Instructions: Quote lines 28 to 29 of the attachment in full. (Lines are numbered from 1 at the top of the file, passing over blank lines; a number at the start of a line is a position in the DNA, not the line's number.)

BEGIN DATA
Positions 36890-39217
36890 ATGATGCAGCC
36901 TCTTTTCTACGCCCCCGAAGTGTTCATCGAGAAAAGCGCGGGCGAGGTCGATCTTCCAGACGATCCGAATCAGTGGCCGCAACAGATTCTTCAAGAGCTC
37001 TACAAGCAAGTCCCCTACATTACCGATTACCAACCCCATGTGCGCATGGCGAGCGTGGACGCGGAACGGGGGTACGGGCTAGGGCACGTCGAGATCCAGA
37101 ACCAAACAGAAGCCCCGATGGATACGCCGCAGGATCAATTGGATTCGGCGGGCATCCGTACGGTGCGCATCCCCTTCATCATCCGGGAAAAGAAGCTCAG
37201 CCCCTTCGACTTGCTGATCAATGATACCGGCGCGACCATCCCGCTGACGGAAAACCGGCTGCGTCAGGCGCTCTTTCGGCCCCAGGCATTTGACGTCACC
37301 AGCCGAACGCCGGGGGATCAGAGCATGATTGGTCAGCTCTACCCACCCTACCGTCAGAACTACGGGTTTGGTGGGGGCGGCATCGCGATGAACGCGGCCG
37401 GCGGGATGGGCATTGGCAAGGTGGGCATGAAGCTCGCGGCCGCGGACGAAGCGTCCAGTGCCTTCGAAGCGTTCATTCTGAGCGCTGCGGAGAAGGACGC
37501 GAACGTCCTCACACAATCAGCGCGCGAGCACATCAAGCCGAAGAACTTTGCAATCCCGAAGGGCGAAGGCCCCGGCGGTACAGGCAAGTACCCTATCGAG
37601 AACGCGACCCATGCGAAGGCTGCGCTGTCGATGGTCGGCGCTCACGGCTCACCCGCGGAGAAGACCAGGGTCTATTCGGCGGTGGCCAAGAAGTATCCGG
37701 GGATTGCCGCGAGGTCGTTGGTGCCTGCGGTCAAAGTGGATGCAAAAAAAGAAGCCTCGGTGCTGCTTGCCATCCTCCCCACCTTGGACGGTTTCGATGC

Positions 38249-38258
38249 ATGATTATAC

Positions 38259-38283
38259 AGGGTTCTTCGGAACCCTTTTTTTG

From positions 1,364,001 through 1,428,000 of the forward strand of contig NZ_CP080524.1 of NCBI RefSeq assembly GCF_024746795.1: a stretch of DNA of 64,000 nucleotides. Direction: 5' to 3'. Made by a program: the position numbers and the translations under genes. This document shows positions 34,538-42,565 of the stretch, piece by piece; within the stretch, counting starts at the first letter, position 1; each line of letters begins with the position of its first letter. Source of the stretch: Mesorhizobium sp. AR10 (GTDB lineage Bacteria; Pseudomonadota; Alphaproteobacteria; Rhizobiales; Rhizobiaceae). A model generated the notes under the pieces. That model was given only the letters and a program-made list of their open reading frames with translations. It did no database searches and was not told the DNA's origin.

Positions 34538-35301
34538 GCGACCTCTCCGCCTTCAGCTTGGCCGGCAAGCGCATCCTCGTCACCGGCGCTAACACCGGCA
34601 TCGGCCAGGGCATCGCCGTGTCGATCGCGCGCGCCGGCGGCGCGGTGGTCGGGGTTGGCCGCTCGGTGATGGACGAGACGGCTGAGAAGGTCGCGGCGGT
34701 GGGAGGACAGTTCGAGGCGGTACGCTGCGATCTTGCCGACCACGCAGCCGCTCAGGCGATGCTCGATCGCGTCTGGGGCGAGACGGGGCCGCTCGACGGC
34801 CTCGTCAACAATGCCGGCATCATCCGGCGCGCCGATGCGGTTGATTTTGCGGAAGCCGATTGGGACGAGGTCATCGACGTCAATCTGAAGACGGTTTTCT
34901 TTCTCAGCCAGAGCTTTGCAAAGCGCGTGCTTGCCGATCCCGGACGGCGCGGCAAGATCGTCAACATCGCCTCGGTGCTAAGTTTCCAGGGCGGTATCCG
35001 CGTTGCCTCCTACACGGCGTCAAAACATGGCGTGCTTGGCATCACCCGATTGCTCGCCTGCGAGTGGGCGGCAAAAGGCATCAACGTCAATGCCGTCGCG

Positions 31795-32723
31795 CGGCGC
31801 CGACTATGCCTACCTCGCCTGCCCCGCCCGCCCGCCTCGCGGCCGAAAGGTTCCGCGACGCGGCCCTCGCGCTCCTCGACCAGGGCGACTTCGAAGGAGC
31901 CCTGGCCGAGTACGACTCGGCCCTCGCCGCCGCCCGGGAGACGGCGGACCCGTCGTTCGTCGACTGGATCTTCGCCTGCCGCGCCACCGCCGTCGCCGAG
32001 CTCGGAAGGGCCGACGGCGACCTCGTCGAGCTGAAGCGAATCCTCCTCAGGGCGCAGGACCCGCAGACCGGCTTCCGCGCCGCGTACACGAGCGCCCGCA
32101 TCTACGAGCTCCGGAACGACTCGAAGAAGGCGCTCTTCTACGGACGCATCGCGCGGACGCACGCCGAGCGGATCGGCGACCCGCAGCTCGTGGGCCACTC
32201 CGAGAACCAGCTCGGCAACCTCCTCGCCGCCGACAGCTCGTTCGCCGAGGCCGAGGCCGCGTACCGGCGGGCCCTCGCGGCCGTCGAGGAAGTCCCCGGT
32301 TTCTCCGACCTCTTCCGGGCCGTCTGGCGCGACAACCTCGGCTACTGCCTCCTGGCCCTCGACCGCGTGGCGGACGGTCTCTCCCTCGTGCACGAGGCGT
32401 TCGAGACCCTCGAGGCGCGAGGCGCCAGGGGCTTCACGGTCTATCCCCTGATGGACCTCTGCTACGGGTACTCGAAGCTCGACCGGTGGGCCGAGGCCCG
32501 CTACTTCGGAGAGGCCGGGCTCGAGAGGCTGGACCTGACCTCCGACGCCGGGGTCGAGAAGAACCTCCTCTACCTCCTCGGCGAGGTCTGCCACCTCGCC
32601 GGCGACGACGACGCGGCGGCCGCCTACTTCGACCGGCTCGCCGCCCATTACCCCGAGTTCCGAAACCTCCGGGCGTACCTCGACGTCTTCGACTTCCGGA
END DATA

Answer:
32001 CTCGGAAGGGCCGACGGCGACCTCGTCGAGCTGAAGCGAATCCTCCTCAGGGCGCAGGACCCGCAGACCGGCTTCCGCGCCGCGTACACGAGCGCCCGCA
32101 TCTACGAGCTCCGGAACGACTCGAAGAAGGCGCTCTTCTACGGACGCATCGCGCGGACGCACGCCGAGCGGATCGGCGACCCGCAGCTCGTGGGCCACTC